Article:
Oz's Business Continuity Blog 

Practice makes perfect

In recent months I’ve rediscovered the Telegraph crossword – that’s the daily cryptic crossword, not the fiendishly difficult “Toughie” which is just impossible for a mere mortal like me.

I used to do the Telegraph crossword years ago, after my mother-in-law got me into it (one of the two things for which she is to be applauded – the other being her daughter, obviously). Whilst I wouldn’t claim to be an expert, I did go from not having the faintest idea what most of the clues meant to the point where I managed to finish it more often than not. But for one reason or another I stopped doing it and, until recently, I hadn’t had a go for donkey’s years.

When I started doing it again, I have to admit that I was absolutely useless, sometimes struggling to do more than half a dozen clues. The thing is, there’s a knack to doing crosswords and if you get out of the habit it can take a while to get that knack back again. Anyway, I persevered and, slowly but surely it’s coming back to me.

There are three things that have helped enormously :

Firstly, practice – seven crosswords a week provides an opportunity for lots of practice. Sadly I don’t have time to do it every day, but I usually manage two or three a week.

Secondly, I came across a website called “Big Dave’s Crossword Blog” (www.bigdave44.com) which gives the answers. More importantly though, it explains how those answers are arrived at. So for the clues I’ve struggled with (and sometimes there are lots), rather than just giving it up as a bad job, I have a quick look on Big Dave’s site and find out what they were on about.

And thirdly, I’ve put together my own little guide, which includes things like what certain words or phrases in a clue might mean, and what words might be anagram or “sounds like” indicators or such like. I refer to it when I’m a bit stuck and it often nudges me in the right direction.  (Post a reply if you’d like a copy).

I still don’t finish the crossword every day (there are some really obscure clues from time to time that you’d have to be Einstein or Stephen Fry to stand a chance of solving), but I don’t do too badly now. I still have to think quite hard about things, but the basics are becoming ingrained and now when I pick up the crossword, I slip reasonably easily into the right way of thinking. I’ve progressed from seldom completing it, through occasionally to fairly regularly, and now I’m setting my sites on the dizzy heights of usually.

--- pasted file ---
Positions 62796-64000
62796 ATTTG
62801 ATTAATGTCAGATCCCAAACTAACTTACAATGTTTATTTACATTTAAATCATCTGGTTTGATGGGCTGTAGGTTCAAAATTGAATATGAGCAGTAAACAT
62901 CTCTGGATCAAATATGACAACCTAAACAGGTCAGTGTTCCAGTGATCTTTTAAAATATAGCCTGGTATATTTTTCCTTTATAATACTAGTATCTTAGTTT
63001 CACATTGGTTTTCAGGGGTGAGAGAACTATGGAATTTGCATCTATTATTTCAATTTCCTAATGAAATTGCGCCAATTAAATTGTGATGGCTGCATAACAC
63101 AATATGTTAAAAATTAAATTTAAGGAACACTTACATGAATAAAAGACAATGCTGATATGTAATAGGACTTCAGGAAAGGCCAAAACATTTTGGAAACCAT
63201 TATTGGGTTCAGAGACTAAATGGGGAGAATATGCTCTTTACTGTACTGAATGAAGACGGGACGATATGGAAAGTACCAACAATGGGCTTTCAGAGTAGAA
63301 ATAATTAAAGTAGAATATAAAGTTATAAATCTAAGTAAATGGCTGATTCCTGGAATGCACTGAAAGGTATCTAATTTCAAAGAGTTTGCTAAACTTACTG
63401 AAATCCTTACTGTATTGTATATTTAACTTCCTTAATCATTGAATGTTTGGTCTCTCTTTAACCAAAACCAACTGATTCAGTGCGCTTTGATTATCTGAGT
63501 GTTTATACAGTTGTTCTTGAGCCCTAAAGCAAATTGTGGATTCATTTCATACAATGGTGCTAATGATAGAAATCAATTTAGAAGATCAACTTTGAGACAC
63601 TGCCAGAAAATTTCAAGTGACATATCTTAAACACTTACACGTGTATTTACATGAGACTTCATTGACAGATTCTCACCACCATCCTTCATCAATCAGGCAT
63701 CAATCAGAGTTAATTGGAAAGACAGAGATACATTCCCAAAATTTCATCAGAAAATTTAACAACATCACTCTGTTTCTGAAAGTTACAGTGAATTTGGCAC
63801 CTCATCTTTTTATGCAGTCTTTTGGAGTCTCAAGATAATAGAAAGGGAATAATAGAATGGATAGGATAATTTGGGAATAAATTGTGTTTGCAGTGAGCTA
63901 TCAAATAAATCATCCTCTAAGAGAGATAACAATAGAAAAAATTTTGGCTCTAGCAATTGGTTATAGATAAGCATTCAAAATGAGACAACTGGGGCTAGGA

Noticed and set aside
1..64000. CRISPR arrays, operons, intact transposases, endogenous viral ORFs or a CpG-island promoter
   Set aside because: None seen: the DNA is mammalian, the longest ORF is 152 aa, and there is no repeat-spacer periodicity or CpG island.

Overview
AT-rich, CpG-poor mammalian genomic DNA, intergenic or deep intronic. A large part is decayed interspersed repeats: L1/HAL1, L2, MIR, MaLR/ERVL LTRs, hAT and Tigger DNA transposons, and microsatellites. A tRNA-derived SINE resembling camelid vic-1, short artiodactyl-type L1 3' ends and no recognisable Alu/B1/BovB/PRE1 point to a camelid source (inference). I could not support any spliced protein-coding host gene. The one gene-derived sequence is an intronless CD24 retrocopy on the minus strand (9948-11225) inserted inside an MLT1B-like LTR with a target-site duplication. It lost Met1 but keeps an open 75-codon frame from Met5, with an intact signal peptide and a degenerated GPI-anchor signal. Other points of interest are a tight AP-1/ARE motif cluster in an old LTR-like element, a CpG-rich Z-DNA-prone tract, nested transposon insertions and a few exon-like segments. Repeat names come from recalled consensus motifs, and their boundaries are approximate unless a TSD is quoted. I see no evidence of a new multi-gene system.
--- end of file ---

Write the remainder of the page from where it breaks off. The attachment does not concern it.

The point is that crosswords, as with many things in life – like juggling or playing a musical instrument or crisis management or business or IT recovery for instance – take practice if you want to be any good at them. And for most people, the more practice they get, the more proficient they become. Or to put it another way, the less you practice, the less proficient you’ll be.

So if we want our crisis management or recovery teams to be proficient and effective, we need to make sure they’re up to the job, adequately trained and get sufficient practice to keep them on top form.

And on that note, given that the kettle’s boiled and the paper’s just arrived, I’m off to get some more practice in myself.



One response to “Practice makes perfect”

  1. Hi Andy

    Really like your analogy of a crossword puzzle. Unlike you, i have tried to complete one and as of today i haven’t managed to complete one, but a sudoku. The idea that you have put together your own little guide, which includes things like what certain words or phrases in a clue might mean, and what words might be anagram or “sounds like” indicators or such like resonates well with crisis management.

    In my opinion, crisis management is all about being able to identify those flashing lights indicating danger ahead. But then so often, as crisis management teams, we always wait for that grand crisis to occur and then try figure the way out. The same with a crossword puzzle, there is the beginners, the intermediate and the difficult level. Unless you are Enstein, you are not going to work up one day and “bang” finish up the difficult level. A big fire always starts small. Same as a crisis, being able to identify those lead indicators from early stages will always minimise the damage. This involves testing systems to ensure they are still operational and also stress testing assumptions.

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